The ongoing cholera epidemic since March 2022 in Malawi has killed more than 1,000 people there, the health ministry announced on Tuesday, January 24, lamenting a lack of vaccines. Tuesday’s death toll (1,002) makes this the deadliest cholera outbreak ever recorded in the impoverished southern African country, which previously saw 968 deaths in 2001-2002, according to the World Health Organization ( WHO). A total of 30,600 people have been infected since the first cases emerged last year.
By November, Malawi had received almost 3 million doses of oral vaccine from the UN. But “We used all the vaccines we had”health ministry spokesman Adrian Chikumbe told AFP on Tuesday. “The fact that there is only one manufacturer of cholera vaccines in the world makes it difficult to acquire the drug”he added, because “we are competing for the same vaccine with everyone else”. Part of the Malawian population also refuses treatment in the name of religious beliefs, which contributes to the spread of the disease.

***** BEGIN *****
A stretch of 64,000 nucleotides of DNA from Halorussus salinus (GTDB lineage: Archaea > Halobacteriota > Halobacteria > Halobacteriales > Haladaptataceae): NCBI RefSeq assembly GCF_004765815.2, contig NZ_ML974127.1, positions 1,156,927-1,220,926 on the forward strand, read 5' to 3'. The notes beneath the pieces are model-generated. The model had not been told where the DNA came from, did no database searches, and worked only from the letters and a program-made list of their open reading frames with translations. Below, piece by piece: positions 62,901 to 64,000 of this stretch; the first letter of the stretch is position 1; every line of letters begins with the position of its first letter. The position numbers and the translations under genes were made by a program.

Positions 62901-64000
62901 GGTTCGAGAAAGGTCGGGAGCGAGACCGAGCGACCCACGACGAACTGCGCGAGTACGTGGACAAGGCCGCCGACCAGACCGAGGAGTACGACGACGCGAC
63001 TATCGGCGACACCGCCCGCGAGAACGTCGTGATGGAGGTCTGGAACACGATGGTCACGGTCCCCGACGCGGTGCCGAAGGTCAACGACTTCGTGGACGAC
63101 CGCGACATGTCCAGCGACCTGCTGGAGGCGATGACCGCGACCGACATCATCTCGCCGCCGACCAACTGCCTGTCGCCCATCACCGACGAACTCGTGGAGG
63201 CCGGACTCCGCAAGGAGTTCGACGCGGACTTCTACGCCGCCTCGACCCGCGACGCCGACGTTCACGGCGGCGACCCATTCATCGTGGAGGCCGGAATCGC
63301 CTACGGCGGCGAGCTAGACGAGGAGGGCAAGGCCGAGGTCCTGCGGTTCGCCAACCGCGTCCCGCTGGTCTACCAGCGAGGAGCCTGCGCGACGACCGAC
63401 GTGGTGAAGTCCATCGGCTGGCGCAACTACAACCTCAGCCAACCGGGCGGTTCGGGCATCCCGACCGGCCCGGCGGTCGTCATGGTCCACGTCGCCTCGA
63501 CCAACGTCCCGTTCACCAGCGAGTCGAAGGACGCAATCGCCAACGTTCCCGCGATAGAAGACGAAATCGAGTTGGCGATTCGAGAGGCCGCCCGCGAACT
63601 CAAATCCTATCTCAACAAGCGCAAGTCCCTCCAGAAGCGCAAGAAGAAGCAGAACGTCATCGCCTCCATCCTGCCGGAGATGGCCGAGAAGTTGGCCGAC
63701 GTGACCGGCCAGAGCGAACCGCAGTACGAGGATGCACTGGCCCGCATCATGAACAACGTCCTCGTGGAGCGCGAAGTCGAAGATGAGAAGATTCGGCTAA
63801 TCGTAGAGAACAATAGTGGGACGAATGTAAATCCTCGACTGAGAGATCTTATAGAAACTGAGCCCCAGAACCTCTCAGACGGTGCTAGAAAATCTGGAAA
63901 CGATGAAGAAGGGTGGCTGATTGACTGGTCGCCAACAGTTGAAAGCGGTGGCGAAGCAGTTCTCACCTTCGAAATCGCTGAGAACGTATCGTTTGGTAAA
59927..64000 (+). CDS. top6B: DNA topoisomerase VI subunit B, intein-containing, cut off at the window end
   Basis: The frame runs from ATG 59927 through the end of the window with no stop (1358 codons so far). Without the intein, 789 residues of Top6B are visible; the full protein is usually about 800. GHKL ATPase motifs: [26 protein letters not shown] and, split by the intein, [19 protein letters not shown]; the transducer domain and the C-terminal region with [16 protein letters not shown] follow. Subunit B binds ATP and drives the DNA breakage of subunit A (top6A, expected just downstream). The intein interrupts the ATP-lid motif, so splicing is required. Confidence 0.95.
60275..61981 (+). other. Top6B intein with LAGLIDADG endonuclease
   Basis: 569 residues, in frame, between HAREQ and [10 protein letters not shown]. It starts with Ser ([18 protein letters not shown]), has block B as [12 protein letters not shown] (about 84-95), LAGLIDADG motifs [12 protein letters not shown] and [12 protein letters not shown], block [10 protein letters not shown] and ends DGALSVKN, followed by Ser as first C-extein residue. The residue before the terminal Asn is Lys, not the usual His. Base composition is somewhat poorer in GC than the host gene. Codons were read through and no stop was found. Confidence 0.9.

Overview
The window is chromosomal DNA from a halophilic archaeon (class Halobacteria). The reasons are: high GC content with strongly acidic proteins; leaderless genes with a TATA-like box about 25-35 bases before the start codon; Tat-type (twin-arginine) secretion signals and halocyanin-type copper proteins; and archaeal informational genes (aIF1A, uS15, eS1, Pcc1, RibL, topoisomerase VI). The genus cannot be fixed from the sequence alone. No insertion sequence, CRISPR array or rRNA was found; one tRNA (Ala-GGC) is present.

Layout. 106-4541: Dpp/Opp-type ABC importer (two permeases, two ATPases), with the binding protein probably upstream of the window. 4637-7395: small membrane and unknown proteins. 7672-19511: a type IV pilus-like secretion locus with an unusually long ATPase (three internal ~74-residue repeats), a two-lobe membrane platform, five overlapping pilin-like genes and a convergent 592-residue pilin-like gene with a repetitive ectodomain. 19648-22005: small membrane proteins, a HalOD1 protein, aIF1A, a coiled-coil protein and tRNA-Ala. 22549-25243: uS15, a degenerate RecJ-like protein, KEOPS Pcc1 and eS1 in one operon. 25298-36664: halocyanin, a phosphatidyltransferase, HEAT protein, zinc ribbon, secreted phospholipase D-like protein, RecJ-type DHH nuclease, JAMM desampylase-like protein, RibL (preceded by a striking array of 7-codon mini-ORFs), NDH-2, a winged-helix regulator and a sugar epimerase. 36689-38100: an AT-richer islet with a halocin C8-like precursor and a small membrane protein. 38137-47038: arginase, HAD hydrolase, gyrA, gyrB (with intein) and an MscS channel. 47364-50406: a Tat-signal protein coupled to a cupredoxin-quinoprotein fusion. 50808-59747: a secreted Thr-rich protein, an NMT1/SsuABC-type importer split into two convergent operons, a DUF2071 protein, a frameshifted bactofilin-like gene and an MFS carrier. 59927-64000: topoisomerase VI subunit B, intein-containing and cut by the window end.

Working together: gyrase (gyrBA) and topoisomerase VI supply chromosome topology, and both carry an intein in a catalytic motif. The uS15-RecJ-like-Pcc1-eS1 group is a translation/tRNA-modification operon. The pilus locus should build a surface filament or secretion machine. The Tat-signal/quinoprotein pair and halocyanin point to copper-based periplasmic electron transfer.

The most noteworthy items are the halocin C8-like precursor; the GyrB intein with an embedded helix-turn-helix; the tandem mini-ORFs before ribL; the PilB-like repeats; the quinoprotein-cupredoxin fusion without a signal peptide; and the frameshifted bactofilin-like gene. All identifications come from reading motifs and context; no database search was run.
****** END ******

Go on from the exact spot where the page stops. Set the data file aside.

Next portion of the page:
In September, the WHO reported a “worrying upsurge” of cholera in the world, after years of decline, with climate change adding to the usual factors such as poverty and conflict. The disease affects between 1.3 million and 4 million people on the planet every year, killing up to 143,000 people. Cholera is contracted by ingesting water or food contaminated with bacteria. It usually causes diarrhea and vomiting and can be very dangerous for young children.